What the 4th Industrial Revolution Means In Manufacturing

Veriday / August 17, 2020

A few years back, experts noted that organizations that underwent the changes associated with the 4th Industrial Revolution would benefit from unprecedented results. Those benefits, however, have yet to be seen as most organizations have remained stagnant in their efforts to adopt technology. Most of the production industry (~70%) remains in pilot purgatory (where technology pilots last for extended periods of time, and companies do not take the final step of scaling up viable technologies). Less than 30% of manufacturing companies are actively rolling out Fourth Industrial Revolution technologies at scale.

It’s important to understand that the industrial Internet of Things (IoT)  is really a subset of Industry 4.0. Just as with previous industrial revolutions, Industry 4.0 really signifies a fundamental change in the way we manufacture products. Where the third Industrial Revolution was based on computers and followed by automation; the fourth Industrial Revolution builds on that premise. With increasingly smart machine tools and robotics, coupled with advanced software systems, the need for humans in much of the manufacturing process is being eliminated.

Now, this shift isn’t a bad thing, as it will provide the ability for your employees to perform more meaningful work and give them greater opportunities. With that in mind, though, it’s important to recognize that these new manufacturing jobs will require a higher level of technical and computer skills. Now as far as the Manufacturing IoT goes, this is really just an extension of the more consumer-centric Internet of Things. The manufacturing IoT presents users with remote access capabilities, and the ability to collect, view, and analyze operational data to allow for action to be taken in real-time. For example, IoT capable machine tools use sensors to monitor their various systems, such as motors, spindles, and other electronics. This data is then made available to the appropriate people for analysis and action. If properly implemented, the results in productivity, product quality, and machine utilization are far greater than before.

Digital Transformation, or also referred to as Industrial Transformation, can take on many different forms. At the basic level, it’s taking all of the paper forms and converting them into a digital version. This can be extended to reporting. Instead of using an Excel spreadsheet, teams can now have real-time dashboards that are scattered throughout your plant. In working with manufacturing clients, we have seen just how much efficiency is lost through the shuffling and misplacement of paper.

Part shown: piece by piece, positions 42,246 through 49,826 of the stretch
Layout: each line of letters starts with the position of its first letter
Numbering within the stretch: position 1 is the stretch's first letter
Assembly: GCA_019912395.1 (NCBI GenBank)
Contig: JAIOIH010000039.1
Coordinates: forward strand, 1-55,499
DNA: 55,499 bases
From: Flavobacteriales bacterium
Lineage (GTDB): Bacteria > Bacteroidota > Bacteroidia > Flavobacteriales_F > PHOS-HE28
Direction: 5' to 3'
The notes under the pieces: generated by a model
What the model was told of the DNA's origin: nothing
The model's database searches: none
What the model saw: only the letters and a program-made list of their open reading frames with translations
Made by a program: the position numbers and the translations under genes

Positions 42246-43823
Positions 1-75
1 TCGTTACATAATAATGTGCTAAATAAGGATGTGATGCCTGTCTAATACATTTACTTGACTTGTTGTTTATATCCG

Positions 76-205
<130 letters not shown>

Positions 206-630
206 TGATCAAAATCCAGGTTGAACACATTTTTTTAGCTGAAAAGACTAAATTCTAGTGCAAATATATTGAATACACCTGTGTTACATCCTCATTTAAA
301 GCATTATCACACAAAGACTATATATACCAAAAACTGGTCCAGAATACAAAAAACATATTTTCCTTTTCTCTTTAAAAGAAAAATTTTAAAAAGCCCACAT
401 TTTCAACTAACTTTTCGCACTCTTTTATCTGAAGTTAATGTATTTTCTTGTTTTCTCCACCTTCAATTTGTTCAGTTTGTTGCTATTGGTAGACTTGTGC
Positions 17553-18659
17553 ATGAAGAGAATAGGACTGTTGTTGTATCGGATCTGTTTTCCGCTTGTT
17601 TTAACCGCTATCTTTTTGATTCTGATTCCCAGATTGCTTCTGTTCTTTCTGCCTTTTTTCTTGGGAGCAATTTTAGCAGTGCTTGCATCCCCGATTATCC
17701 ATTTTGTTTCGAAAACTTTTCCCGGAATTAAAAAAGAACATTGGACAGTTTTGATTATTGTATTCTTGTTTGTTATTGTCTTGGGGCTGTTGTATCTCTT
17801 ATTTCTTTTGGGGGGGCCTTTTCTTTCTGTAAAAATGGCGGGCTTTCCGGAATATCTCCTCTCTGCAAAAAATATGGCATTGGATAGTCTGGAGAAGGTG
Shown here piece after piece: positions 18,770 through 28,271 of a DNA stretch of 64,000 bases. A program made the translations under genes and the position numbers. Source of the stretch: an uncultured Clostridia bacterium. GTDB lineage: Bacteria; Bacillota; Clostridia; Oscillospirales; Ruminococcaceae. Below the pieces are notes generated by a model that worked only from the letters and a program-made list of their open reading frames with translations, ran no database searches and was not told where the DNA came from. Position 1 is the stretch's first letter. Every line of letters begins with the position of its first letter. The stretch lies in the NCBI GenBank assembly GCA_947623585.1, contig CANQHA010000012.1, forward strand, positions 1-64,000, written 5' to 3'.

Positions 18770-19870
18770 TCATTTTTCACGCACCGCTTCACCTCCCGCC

For Manufacturers, the 4th Industrial Revolution will mean the integration of technology throughout the manufacturing process, which will result in an increase in data creation.

Next is the O.E.E., that’s your Overall Equipment Effectiveness. Through the IoT and Industrial Transformation, companies can now connect more of these devices, creating greater visibility and better metrics. Once you go through this transformation and connect these devices, instead of just having an overall view of “what’s our current availability” and “am I able to run my equipment?” you can answer more in-depth questions like “What is our available product?”, “How productive are we right now?”, and “are we building quality products?”. With Transformation and having more overall data points, you get greater and greater visibility and more granularity into your overall processes.

As mentioned previously, Digital Transformation can take shape in a number of ways due to its complexities. A possible reason for “pilot purgatory” is that achieving UI value, even in the 90th percentile, is in itself a lofty goal. In order to achieve this, manufacturers really need to remove waste wherever possible. Other investments in Digital Transformations that can be made to have a significant impact are tools like toolpath simulation software, quick-change tooling, and work holding, as well as tool presetting systems. We often hear that the majority of people believe that these are expensive systems. However, you can’t view it only as a cost because they are accompanied by a very quick ROI. Once those technologies are in place, with IoT, you’ll be able to analyze manufacturing processes and further improve on your O.E.E levels. Intelligent robots which are a component of Industrial 4.0 will serve to reduce labor costs,  increase machine availability, and give personnel the ability to work on higher valued activities.

For Manufacturers, the 4th Industrial Revolution will mean the integration of technology throughout the manufacturing process. With this increase in available data, we need to be able to capture and present it to your teams in a meaningful and user-friendly way. The stakeholder will be able to extract valuable and relevant insights to improve the manufacturing comms. As mentioned, Digital Transformation to adapt to the 4th industrial revolution can start with smaller enhancements such as the digitization of paperwork and excel reports.

To learn more about the impact of the 4th industrial revolution and to learn how manufacturing organizations can adapt, watch our latest webinar: Manufacturing in 2020 & Beyond: Not Business as Usual

Manufacturing in 2020 & Beyond

2020 has meant lots of changes for manufacturers from shutdowns, to new safety measures, and even new product plans. Watch the webinar to learn about:

• How a DXP and IoT can help with restart efforts and ongoing operations and maintenance
• Creating a central manufacturing data hub with consolidated technologies (think Industry 4.0)
• Using data to your advantage to improve decision-making, reduce costs, and improve efficiency

Watch on Demand